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Tort reform, a hotly debated issue in the legal community, is proving a failed experiment. A jury in one of New York’s most conservative counties recently returned a $130 million dollar verdict in a medical malpractice case, the second-largest in the state’s history. The $8 million dollar settlement, proposed by the hospital’s lawyers prior to trial, was turned down by the plaintiff’s attorneys, sending the issue to trial.

New York imposes no cap on pain-and-suffering awards, and only limits fees for winning lawyers at 10 percent (if such award is more than $1.25 million). 29 states currently have monetary caps on plaintiff awards.

Lawyers for the hospital called the jury “out of control”, and are now pushing for even further reform.

Large verdicts may, however, be the most effective driving force in health care reform and patient safety, with recent cases revealing avoidable errors and righting wrongs which may have been unavailable had such reforms in tort liability been executed.

Although tort reform in-and-of itself is laudable, attempting to keep frivolous cases out of our legal system, such reform has in fact made the situation much worse.

Also billed as a way to reduce malpractice insurance premiums, tort reform has not evidenced any reduction, and the industry has in fact seen an opposite trend.

Only one group of medical professionals has seen a drop in premiums, Anesthesiologists. The drop did not come from tort reform. Instead, the drop came from a reform of their own procedures. Increases in safety, doctor and patient assessment, and improvements throughout the industry, have produced a decrease in both avoidable injuries and premiums, with the two continuing to fall annually.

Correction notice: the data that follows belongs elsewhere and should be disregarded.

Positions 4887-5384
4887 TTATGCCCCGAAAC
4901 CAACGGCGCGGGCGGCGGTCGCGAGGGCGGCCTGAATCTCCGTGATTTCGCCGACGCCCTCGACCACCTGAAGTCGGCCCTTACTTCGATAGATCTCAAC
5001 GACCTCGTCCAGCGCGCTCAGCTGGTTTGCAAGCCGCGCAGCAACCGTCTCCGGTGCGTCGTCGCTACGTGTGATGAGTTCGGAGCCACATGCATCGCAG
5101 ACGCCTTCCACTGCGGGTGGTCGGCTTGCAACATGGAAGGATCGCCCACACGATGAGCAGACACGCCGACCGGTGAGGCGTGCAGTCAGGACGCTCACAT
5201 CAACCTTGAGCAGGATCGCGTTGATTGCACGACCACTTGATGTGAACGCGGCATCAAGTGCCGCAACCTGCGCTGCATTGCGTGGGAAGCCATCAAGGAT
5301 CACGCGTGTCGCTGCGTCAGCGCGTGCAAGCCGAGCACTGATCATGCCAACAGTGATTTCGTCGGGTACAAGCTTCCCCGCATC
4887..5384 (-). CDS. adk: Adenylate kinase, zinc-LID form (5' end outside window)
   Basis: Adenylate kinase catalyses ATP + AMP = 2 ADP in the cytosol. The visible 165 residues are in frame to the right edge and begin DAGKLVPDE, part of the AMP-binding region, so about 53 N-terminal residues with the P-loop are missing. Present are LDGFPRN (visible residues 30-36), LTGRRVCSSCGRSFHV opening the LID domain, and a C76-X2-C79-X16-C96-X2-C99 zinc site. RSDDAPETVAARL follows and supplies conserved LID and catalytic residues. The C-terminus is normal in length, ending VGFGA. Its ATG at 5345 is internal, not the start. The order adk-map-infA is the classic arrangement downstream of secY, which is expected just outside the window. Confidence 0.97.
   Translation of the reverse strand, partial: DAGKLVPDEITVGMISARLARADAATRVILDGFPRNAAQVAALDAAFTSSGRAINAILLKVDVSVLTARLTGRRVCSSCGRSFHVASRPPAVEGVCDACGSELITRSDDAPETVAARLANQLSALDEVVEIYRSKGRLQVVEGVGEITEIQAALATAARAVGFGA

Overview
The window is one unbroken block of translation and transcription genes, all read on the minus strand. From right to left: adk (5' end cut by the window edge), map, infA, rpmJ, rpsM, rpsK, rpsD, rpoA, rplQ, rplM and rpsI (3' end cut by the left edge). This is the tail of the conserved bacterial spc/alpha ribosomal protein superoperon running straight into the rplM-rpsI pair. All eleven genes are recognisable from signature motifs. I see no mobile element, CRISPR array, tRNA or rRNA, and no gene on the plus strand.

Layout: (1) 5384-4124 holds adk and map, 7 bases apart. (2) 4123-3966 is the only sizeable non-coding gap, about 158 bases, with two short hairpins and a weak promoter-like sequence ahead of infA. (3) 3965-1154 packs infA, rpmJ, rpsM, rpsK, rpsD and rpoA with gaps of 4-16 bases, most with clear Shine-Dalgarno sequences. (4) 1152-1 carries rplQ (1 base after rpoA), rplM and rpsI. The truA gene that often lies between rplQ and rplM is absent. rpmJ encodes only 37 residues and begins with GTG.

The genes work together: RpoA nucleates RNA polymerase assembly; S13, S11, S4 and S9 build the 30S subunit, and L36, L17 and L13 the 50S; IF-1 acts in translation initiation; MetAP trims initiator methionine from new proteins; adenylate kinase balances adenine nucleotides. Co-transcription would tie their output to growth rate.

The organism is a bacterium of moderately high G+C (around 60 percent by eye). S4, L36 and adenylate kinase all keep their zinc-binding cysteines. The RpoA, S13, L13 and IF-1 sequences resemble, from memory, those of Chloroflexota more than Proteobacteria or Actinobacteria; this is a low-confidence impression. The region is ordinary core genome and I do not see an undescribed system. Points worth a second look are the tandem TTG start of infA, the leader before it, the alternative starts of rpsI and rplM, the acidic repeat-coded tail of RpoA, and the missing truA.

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  1. Gravatar for jc

    Jim Lewis presents such a target rich environment with this blog that I feel like a misquitoe in a nudist colony. It is a total lie that tort reform does not reduce malpractice premiums. In Ohio, my malpractice premiums dropped 40% after tort reform. My colleague went to Texas which has more aggressive tort reform and his malpractice premiums are about a third of what I pay. So Jim's blog provides the prefect rationale for tort reform--to prevent run away jury awards. If that large award is enforced the hospital will be forced into bankruptsy throwing hundreds of people out of work so a greedy plaintiff attorney can collect a multimillion dollar contingency fee!

  2. Gravatar for jc

    Jim, here is a sure fire way to reduce and eliminate frivolous malpractice litigation: allow doctors to countersue plaintiff attorneys for the frivolous lawsuit! Lets face it, 85% of jury verdicts go for the defendant doc, why shouldn't we docs be able to hold plaintiff attorneys accountable for their wrongful litigation. These plaintiff attorneys know when their lawsuits have little merit.

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